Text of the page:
CLAIMS “FALSE ALLEGATIONS” MADE ABOUT “COLLUSION”
by Sharon Rondeau
(May 30, 2018) — On Wednesday night’s “Hannity,” host Sean Hannity asked former U.S. attorney Joseph DiGenova to comment on Attorney General Jeff Sessions’s recusal from the “Russia” investigation now led by Special Counsel Robert S. Mueller, III since May of last year.
On Wednesday morning, Trump tweeted that he “wished” he had chosen a different attorney general, not for the first time.
DiGenova replied that Sessions did not need to recuse himself since at the time, the investigation consisted only of a “counterintelligence” probe and not a criminal investigation, which might have required recusal.
As he has before, Fox News Legal Analyst Gregg Jarrett said that he believes Sessions misread the statute upon which he relied to recuse himself or received bad advice.
Hannity began his questioning of DiGenova, who responded first, by stating that he has long respected Sessions and is at a loss as to why he crippled the Trump Justice Department by his recusal, handing all Russia matters to Deputy Attorney Rod Rosenstein.
Rosenstein then hired former FBI Director Mueller, who many Republicans believe is compromised and whose past includes wrongly-accused defendants spending decades in prison, with two dying there; a Navy veteran spending four years in prison on a perjured FBI affidavit; and overseeing the elimination of all terms in FBI and military training materials found to be “offensive” to certain Islamic groups.
DiGenova said that “false allegations” were perpetrated to “plant intelligence overseas with Americans” who then “fed it back,” eventually generating surveillance warrants against former campaign adviser Carter Page. DiGenova referred by name to former Cambridge University professor Stefan Halper, who was reported as a “top-secret intelligence source” by The Washington Post several weeks ago and is now said to be the “informant” who reportedly contacted Page, Trump campaign co-chairman Sam Clovis, and 27-year-old George Papadopoulos, perhaps on pretexts.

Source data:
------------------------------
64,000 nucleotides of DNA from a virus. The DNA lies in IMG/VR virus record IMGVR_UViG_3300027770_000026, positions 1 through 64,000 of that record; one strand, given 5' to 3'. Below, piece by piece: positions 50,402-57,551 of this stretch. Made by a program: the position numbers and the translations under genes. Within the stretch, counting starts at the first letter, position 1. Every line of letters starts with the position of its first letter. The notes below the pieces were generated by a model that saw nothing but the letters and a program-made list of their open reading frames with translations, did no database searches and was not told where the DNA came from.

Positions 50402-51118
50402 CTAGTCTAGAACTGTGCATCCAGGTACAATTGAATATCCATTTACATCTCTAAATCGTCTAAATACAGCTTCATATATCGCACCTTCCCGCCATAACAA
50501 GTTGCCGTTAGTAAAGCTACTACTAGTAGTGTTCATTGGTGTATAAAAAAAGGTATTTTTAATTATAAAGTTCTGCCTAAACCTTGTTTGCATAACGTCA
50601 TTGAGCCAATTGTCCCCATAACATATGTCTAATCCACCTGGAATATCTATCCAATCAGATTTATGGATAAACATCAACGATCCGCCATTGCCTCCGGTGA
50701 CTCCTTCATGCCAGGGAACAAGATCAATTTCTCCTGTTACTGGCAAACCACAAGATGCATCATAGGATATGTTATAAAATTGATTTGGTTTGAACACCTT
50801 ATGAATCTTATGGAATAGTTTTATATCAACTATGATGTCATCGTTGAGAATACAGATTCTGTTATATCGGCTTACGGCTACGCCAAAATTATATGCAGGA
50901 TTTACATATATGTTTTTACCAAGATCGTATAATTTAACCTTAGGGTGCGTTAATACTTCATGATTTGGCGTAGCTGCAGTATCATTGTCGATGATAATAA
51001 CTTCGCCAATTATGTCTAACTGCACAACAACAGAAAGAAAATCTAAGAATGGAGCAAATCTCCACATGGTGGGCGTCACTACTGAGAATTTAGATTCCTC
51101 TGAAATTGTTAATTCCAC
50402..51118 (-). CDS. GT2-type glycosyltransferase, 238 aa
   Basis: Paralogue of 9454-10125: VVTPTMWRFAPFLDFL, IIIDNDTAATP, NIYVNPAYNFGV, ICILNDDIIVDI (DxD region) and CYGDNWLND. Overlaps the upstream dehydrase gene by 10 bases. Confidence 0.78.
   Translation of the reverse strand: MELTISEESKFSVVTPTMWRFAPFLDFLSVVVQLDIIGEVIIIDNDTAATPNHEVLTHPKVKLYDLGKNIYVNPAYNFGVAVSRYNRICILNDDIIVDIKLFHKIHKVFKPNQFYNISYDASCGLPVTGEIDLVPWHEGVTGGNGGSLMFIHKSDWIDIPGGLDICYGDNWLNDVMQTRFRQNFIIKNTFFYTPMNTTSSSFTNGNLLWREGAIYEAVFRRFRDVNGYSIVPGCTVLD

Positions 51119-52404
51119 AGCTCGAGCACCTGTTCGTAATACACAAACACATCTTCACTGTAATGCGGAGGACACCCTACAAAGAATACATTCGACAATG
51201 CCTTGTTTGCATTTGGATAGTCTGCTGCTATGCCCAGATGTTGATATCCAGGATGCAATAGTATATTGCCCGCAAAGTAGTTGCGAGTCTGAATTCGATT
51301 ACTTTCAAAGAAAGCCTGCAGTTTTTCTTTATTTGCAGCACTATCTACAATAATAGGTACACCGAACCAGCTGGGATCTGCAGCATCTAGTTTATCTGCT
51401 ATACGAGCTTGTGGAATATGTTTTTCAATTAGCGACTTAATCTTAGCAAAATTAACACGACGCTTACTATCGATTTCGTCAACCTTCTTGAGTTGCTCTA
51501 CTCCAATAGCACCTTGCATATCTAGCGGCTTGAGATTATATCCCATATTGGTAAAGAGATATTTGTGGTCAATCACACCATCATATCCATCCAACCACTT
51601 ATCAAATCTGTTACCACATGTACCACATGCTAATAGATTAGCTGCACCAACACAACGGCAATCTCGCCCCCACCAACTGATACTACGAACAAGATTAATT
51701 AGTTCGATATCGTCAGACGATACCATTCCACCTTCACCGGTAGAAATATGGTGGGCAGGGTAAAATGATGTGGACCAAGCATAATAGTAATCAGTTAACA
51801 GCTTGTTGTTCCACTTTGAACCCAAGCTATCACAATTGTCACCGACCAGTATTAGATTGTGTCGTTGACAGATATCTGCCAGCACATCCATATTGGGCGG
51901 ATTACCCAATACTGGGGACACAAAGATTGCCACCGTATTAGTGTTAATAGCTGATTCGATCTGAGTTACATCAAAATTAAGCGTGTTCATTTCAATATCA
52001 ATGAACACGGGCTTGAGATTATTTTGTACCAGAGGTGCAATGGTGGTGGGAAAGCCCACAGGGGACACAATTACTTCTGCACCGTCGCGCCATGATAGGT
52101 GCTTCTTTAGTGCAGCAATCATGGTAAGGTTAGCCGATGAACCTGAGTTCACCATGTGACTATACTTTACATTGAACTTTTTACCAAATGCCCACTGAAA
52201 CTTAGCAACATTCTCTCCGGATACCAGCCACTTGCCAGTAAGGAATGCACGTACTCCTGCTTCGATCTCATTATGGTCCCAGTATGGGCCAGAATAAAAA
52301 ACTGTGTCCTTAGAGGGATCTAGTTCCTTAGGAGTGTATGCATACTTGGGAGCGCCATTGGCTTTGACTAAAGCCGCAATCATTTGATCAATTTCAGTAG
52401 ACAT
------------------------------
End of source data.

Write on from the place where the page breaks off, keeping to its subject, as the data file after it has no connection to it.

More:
Hannity asked both guests about two media interviews for which House Oversight and Government Reform Committee Chairman Trey Gowdy sat between Tuesday night and Wednesday morning. During both, Gowdy, who is not seeking re-election, said he believes the FBI handled the “information” they allegedly received about possible collusion with Russia by Trump campaign members properly.
To that, DiGenova said, “Don’t even bring up Trey Gowdy” or a similar statement with obvious disgust.
Gowdy interviewed on CBS and Fox News, respectively, claiming that the FBI “did exactly what my fellow citizens would want them to do.” Following the interviews, Gowdy was roundly praised by Democrats and major media.
Later former New York City Mayor Rudy Giuliani was Hannity’s guest, where he maintained that the Mueller investigation should end. As one of Trump’s current attorneys, Giuliani said he “will not allow” his client to interview with Mueller, an idea floated for months, until he receives more information about the alleged “spy” interacting with members of his campaign.
The mainstream media has characterized Trump’s claim of a “spy” as “unsubstantiated” or “without evidence,” but The Post and The New York Times have both reported that the FBI used an “informant” to gather information from Trump campaign aides.
CNN has argued that the informant was not “planted” inside the campaign, as some have suggested.
Sharon Rondeau has operated The Post & Email since April 2010, focusing on the Obama birth certificate investigation and other government corruption news. She has reported prolifically on constitutional violations within Tennessee’s prison and judicial systems.